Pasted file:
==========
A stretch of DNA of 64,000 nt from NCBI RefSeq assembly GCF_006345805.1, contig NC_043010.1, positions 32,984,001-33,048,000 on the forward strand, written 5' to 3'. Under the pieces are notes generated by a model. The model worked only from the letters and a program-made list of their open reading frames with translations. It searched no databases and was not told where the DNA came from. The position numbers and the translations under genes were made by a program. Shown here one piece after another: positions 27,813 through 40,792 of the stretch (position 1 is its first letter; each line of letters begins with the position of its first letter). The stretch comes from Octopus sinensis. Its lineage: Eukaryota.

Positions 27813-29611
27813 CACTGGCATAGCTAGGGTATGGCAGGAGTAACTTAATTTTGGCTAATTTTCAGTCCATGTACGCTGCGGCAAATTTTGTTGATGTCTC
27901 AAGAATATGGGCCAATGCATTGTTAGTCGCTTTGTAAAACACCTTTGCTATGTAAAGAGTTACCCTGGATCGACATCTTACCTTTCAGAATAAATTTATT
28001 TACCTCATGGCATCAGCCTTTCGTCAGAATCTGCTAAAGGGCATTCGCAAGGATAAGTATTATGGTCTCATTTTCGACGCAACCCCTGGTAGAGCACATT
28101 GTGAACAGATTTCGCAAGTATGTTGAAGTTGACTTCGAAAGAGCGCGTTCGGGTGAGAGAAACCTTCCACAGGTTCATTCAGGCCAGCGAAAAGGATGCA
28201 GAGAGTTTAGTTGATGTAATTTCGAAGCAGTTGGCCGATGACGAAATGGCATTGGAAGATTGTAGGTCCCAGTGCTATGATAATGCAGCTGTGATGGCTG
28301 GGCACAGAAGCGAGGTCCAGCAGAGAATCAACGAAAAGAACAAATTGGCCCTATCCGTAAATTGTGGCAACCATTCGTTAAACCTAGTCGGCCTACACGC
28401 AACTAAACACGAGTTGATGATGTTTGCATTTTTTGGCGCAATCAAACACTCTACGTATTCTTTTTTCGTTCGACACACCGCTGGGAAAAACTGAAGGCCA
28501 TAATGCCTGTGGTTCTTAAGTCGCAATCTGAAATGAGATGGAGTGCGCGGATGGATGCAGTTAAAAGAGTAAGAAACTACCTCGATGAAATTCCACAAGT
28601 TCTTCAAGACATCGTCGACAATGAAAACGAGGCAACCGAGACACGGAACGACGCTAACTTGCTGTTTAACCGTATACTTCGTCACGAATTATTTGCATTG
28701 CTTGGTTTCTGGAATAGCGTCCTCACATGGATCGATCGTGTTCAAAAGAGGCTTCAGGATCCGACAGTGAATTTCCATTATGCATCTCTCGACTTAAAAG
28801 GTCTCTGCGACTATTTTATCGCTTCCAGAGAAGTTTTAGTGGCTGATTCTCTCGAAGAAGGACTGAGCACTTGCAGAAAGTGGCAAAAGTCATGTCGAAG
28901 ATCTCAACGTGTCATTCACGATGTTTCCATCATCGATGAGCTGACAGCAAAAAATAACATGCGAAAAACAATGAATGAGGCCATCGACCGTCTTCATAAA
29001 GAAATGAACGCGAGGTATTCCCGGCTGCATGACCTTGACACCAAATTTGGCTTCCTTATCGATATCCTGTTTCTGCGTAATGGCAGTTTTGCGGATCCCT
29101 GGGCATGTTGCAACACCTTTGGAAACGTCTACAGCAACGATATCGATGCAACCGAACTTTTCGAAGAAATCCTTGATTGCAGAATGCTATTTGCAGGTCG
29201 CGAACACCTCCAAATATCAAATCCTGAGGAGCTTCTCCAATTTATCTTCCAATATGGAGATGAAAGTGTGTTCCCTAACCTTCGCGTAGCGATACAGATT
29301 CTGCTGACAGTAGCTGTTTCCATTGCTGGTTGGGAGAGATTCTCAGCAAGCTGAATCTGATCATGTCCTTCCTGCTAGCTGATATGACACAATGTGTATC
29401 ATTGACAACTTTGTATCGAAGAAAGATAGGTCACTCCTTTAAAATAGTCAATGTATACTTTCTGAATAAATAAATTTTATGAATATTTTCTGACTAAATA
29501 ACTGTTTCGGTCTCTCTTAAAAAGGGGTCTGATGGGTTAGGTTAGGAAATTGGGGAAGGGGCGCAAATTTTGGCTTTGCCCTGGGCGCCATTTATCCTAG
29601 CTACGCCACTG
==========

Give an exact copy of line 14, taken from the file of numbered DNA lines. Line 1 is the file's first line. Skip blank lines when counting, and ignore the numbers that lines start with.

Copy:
28901 ATCTCAACGTGTCATTCACGATGTTTCCATCATCGATGAGCTGACAGCAAAAAATAACATGCGAAAAACAATGAATGAGGCCATCGACCGTCTTCATAAA